These days, when so many Europeans pack their luggage and set out for the Caribbean, perhaps with destination Cuba, to escape cold, grey winter days, I can’t help wondering where would the inhabitants of the Pearl of the Caribbean travel for holiday. Yet, the island’s beaches of fine sand merging with the bright blue horizon that attract millions of tourists every year don’t provide a complete picture of the country.
In this issue, we have decided to show you how Cubans themselves see the other side of the Atlantic. We have turned the mirror on the islanders and asked some independent Cuban journalists to give us their view of Europe.What do the inhabitants of the beautiful island think of Europe, which for many of them represents the world of happiness, beauty and revolutionary ideals? In other words, how does the “Mulatto woman” see the “old lady”? It seems that each of the contributing authors has some personal aspirations that might appear surreal from the point of view of everyday Cuban reality. Cuba is a myth, a great legend about free, high-quality social services. Yet, year by year it loses thousands of its inhabitants who flee into exile, their feet “voting” against the country’s political representatives who have prevented them from expressing their disapproval in regular elections.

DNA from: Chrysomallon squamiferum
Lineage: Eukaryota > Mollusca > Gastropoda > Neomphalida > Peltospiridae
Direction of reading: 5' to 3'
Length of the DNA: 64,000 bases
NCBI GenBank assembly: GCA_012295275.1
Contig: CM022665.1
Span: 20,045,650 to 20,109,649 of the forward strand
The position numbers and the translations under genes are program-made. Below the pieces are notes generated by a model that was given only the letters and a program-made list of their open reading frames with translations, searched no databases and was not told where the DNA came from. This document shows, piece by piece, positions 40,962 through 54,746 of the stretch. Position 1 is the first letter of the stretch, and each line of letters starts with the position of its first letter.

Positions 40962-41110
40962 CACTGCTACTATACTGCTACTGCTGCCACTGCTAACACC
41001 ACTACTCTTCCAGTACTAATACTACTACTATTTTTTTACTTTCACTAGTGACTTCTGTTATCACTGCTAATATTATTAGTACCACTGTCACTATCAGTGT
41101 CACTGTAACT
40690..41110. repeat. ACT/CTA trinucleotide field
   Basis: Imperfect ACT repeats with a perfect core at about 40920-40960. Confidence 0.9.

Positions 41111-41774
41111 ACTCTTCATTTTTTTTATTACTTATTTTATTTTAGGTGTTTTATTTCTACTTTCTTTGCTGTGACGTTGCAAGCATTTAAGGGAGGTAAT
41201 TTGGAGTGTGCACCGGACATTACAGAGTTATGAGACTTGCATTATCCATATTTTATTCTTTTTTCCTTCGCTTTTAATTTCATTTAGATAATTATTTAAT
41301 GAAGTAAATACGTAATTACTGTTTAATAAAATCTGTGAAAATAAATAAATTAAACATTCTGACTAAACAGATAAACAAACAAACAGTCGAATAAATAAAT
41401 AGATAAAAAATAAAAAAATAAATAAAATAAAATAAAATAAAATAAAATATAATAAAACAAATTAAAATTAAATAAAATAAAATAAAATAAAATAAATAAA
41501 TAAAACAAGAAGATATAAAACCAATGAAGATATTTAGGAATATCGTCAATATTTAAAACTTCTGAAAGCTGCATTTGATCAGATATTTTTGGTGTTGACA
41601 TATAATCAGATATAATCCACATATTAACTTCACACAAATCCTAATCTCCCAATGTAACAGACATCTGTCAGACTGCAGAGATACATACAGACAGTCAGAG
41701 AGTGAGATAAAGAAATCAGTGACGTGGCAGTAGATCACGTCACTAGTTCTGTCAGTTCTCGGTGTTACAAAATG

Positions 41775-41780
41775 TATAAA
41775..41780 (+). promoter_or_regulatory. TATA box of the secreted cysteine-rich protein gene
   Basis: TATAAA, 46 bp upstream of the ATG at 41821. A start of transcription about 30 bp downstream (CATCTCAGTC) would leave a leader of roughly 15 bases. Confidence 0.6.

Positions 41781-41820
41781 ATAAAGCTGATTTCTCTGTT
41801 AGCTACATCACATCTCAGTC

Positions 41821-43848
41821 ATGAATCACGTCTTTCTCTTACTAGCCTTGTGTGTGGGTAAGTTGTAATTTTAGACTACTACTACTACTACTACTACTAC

However, the government’s promises, which took form of licenses to establish a business, buy or sell a home, or legally acquire a car, seem to herald a gradual change in the rules of the political-economic game it has been playing. Yet, only in time will we see the impact of these measures on the lives of the Cuban citizens.
The addressed journalists were asked to reflect on any feature of Europe that would come to their mind. Since the topic was thus broad, it has given origin to a great variety of articles covering various topics ranging from family stories to tribute to Václav Havel, the Czech ex-president who has passed away recently. In general, the authors have idealized Europe. Nevertheless, it might be useful for us, the Europeans, to read about the hope that many Cubans pin on the continent whose history and culture has so profoundly influenced and inspired them.
Present-day Europe is attractive for its courage and openness to dialogue and also for its capacity to live at present and to reflect – these are all values which, for whatever reason, are absent in Cuba. Seen from abroad, Europe has much to offer. Although it has been currently absorbed in its own problems, it shouldn’t lose its self-confidence and bow its head in shame, by which it would disappoint its ardent admirers.
We hope that these articles will arouse your interest. Perhaps, after reading the last page, you will be so inspired as to buy a ticket to Cuba to escape the cold weather and discover the natural beauty of the island and have a chat with the Cubans about the bitter-sweet taste of sugar, coffee and life in Cuba.